The 19233 is much like my Janome made Kenmore but I'm unsure if it has a foot pressure control which might make a difference for using it on different fabrics. You might wish to check this out because not all Kenmores have a foot pressure control but most do. The control on mine is inside the face plate and it is on a wheel that has several different settings. I have found though I have not needed to adjust it often it does make a difference when sewing some fabric but the 7 piece feed is wonderful on almost everything. Janome Kenmores are also the quietest machines. You can sew in the same room while someone is sleeping.
I wouldn't worry about purchasing a Kenmore because should you not like the machine for any reason you can always return it.
All the newer Kenmore models that are made by Janome as this one is will have the numbers 385 listed before the model number somewhere on the machine and on the manual though the Sears website does not list the manufacturer numbers they are on the machines. Some of the manufacturer numbers in the past were 117 for when White manufactured machines for Sears, 340 for Necchi and there are several more Kenmore sewing machine manufacturers inlcuding some Gernman manufactured older models.
Some of the things I've sewn on my Kenmore include: backpack zippers, leather upholstery, tents, sails, outdoor awnings, purses and belts, and even sandals. And chiffon, lace, gauze, vintage silks. The key is to get the right needles and adjust the settings on a sample before trying something new.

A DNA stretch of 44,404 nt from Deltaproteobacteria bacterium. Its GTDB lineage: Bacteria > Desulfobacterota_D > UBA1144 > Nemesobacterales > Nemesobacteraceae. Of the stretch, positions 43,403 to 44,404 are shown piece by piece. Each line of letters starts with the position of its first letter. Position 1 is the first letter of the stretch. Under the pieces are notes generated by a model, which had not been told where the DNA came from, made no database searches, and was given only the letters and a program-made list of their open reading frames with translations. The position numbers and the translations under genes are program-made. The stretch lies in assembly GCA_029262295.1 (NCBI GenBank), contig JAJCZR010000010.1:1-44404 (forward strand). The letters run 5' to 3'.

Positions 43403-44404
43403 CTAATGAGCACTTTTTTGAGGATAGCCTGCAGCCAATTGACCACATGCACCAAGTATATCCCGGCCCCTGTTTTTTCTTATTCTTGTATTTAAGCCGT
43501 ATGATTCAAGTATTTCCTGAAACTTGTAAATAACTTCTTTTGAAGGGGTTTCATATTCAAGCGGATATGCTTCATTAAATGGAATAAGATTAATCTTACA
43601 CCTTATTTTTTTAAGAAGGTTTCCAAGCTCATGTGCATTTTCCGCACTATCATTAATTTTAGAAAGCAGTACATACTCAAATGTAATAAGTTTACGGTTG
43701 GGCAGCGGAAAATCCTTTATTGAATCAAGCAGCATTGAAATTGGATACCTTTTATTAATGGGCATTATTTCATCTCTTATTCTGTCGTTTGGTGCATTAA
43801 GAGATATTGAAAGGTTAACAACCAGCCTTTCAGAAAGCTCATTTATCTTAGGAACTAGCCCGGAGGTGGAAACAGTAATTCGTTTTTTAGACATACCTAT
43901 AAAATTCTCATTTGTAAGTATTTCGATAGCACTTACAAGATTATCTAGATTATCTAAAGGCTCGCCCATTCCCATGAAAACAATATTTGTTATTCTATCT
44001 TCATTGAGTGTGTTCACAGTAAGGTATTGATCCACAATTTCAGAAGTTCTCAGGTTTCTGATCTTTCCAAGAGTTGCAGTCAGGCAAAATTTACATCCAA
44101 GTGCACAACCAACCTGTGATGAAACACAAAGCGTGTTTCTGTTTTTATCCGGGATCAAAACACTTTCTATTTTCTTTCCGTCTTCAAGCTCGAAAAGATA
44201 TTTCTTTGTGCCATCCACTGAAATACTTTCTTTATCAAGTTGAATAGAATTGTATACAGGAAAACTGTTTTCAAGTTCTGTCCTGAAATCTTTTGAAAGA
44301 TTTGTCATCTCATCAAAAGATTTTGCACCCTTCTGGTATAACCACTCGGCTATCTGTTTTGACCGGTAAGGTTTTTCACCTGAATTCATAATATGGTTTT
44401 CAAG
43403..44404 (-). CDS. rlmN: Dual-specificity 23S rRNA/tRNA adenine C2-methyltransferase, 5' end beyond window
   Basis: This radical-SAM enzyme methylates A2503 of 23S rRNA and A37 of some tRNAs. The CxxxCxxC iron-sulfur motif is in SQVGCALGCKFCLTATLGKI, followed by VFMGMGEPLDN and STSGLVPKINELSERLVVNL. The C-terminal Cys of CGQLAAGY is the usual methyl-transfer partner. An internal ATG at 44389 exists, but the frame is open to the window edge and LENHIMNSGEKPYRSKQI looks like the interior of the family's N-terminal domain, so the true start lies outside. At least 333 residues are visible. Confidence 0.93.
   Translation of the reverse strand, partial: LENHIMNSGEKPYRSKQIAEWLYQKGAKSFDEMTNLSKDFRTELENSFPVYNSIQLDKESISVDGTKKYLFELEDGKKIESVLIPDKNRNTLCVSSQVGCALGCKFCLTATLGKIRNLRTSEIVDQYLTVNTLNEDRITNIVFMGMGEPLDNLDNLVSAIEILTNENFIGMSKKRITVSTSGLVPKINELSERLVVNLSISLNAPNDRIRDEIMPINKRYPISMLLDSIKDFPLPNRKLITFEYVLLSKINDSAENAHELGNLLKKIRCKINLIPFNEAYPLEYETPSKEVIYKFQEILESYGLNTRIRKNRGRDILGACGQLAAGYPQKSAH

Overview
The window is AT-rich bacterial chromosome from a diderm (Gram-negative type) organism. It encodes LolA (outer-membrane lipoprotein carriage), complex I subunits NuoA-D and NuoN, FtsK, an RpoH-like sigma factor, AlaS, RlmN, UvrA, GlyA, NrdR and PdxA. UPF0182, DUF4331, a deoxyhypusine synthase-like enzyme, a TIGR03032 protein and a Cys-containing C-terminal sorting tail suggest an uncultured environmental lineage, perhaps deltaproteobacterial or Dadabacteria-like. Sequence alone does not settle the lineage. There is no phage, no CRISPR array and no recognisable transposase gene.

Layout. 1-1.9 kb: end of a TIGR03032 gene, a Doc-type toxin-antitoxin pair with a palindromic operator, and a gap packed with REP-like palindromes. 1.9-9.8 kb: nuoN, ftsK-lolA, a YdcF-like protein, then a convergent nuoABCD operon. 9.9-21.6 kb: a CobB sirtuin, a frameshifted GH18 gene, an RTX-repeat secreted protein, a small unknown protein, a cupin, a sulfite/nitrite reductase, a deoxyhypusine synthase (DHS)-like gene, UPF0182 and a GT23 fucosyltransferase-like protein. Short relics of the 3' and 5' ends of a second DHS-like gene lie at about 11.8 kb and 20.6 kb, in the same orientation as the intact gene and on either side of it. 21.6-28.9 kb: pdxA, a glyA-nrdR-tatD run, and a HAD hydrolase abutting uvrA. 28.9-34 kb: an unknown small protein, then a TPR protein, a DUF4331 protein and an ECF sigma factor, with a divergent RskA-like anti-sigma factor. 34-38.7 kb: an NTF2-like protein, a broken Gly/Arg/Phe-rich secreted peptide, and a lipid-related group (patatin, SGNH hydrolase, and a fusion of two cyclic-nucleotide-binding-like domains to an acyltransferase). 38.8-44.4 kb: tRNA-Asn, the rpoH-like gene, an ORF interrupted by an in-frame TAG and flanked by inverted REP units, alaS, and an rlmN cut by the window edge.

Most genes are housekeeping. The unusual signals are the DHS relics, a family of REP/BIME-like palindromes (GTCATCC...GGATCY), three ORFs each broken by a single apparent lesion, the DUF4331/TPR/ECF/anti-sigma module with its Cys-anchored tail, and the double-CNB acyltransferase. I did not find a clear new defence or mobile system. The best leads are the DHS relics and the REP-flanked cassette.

I'm sure you've already bought this machine, but I have the same one. I've had it for a couple of years and I've sewn chiffon, leather, wool, and draperies.
I've found the machine to be a good machine for what you pay. I love that it's not computerized. I suggest investing in the walking foot because it makes a big difference. I think the machine might be a disappointment if you are the type of sewer that makes heirloom baby clothes and wants each stitch to be perfectly straight. But if most people will examine your work from 1-2 ft back (instead of eyeballing it for meticulous craftsmanship), the Kenmore is more than fine.
I'm in the midst of getting the timing fixed on my machine. The Atlanta Sears repair shop dispatches the repairs to Chattanooga, so you don't get to talk directly to the repair person. So far, I've returned it once because the timing issue showed up again (the bobbin jumps out of place). I suspect the timing issues came about because I was sewing through drapery header (and I didn't really get it serviced yearly like you are supposed to). You don't get to talk directly to the technician, you talk to the repair shop employee, they fill out a ticket, and the regional service technician works from the ticket. I've heard timing issues can be tricky and never get fixed, but I love that Kenmore and I really don't want to shop for another machine. But I've just kind of accepted that when it comes to sewing in Atlanta, I might as well live in some small town in Alaska because nothing sewing-related seems convenient here.
So it's a great machine, but you are on your own as far as service or guidance from Sears. But since it's a Janome, you can probably take it to an independent repairman, if you have one nearby.